Intended for healthcare professionals

News

Covid-19 was the third leading cause of death in Australia last year

BMJ 2023; 381 doi: https://doi.org/10.1136/bmj.p842 (Published 13 April 2023) Cite this as: BMJ 2023;381:p842

Opinion

Covid-19 in Australia: How did a country that fought so hard for extra time end up so ill prepared?

  1. Alison Barrett
  1. Adelaide

Covid-19 became Australia’s third leading cause of death in 2022, after ischaemic heart disease and dementia, according to an analysis.1

There were 20 200 more deaths in 2022 than would have been expected if the pandemic had not happened, with a total excess mortality of 12% for the year, found a review of excess deaths by Australia’s Actuaries Institute’s covid-19 mortality working group.

“This analysis shows the distressing grip covid-19 had on Australia during 2022. In the space of just one year, the number of deaths significantly increased in our country,” said Elayne Grace, chief executive of the Actuaries Institute.

Australia minimised mortality and morbidity from covid-19 compared with other countries in 2020 and 2021 with non-pharmaceutical interventions, research has found, with 281 deaths per million population compared with 2567 in the UK and 2985 in the US.2

Karen Cutter, spokesperson for the mortality working group, said, “The order of the top five leading causes of death had remained the same since 2018, but that changed in 2022 when covid-19 became widely prevalent in Australia.”

Most excess deaths occurred in people older than 65 years. However, excess mortality was at least 5% in all age groups in 2022, according to the analysis.

Of the 20 200 excess deaths, half were from covid-19, and included 172 deaths reported as being from long covid. Some 15% were related to covid-19 in that covid-19 contributed to the death but was not the main cause.

Non-covid-19 excess deaths

The remaining third of excess deaths (34%) had no mention of covid-19 on the death certificate and represented excess mortality of 4%, “which is extraordinarily high in itself,” according to the institute.

Of the non-covid-19 excess deaths, ischaemic heart disease, cerebrovascular disease, diabetes, dementia, and cancer were all higher than predicted by between 2% and 17%.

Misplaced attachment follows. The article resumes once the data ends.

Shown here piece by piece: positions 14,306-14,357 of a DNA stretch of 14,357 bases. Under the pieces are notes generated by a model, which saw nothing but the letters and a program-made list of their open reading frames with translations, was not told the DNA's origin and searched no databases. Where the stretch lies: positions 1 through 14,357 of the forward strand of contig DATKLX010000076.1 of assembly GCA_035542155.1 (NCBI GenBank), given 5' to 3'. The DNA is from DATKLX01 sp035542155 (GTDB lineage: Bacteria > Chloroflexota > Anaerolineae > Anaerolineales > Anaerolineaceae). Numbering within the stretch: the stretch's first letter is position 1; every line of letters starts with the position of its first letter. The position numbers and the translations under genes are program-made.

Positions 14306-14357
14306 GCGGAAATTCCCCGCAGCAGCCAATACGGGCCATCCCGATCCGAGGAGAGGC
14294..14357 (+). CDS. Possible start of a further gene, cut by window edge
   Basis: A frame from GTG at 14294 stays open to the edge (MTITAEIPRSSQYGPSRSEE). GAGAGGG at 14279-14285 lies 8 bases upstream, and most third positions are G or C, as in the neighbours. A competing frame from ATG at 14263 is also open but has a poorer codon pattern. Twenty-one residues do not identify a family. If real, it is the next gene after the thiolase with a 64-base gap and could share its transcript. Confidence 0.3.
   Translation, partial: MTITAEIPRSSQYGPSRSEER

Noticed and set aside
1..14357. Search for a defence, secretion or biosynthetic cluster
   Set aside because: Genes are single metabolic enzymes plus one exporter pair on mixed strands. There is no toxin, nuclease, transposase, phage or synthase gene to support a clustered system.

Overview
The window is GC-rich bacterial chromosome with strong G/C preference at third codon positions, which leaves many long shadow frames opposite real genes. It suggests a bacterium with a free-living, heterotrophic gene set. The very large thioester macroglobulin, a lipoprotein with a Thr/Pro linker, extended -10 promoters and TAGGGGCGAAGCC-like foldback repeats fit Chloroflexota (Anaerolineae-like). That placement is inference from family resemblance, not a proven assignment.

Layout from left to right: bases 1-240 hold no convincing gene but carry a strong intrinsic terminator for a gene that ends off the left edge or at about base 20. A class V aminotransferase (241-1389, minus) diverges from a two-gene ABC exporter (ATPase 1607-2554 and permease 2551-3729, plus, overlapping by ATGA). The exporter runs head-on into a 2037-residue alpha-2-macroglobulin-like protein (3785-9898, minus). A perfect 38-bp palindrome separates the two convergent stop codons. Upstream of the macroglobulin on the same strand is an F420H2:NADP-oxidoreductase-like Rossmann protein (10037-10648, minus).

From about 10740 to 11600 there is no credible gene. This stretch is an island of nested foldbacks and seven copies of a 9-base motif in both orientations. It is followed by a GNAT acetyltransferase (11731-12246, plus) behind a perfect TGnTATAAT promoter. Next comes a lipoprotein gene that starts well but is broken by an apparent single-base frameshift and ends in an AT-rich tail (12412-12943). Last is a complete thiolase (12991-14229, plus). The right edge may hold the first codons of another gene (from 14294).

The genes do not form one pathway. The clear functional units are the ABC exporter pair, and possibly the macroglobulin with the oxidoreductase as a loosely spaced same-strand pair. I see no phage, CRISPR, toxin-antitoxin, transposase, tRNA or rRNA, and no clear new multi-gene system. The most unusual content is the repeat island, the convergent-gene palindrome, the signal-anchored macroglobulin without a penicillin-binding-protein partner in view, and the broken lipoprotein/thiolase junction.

The institute noted that while influenza circulated in Australia in 2022, deaths from respiratory diseases were lower than expected, but not as low as earlier in the pandemic.

Some causes for non-covid-19 excess deaths may include delays in emergency and routine care during the pandemic, and association of covid-19 with mortality risk from other diseases including heart disease.

“We note that multiple factors are likely in play and different factors may be more or less pronounced at various times,” said the authors.

Other countries including the UK3 and US4 have hypothesised similar causes for non-covid-19 excess mortality.

Future mortality

Frequency and prevalence of future waves, as well as potential changes in severity from new covid-19 strains, are likely to continue influencing mortality levels, but it is not clear for how long, the group has suggested.5

“It is unclear how close we are to reaching an endemic state, when the impact of covid-19 on mortality will become more predictable,” it said.

Vaccines remain an important tool in minimising deaths from covid-19, as well as reducing severe illness and long covid.

Michael Toole and Brendan Crabb from Australia’s Burnet Institute called on politicians to acknowledge that the pandemic was not over, while also recognising those who have died.6 “Suppressing the virus is still important,” they said. This can be done by encouraging people to be up-to-date with booster vaccines, wear high quality masks, and improve indoor air quality.” Being ready to adopt new knowledge and technology such as nasal spray vaccines and antiviral drugs was also important.

Footnotes

  • Alison Barrett is managing editor of Croakey Health Media

This article is made freely available for personal use in accordance with BMJ's website terms and conditions for the duration of the covid-19 pandemic or until otherwise determined by BMJ. You may download and print the article for any lawful, non-commercial purpose (including text and data mining) provided that all copyright notices and trade marks are retained.

https://bmj.com/coronavirus/usage

References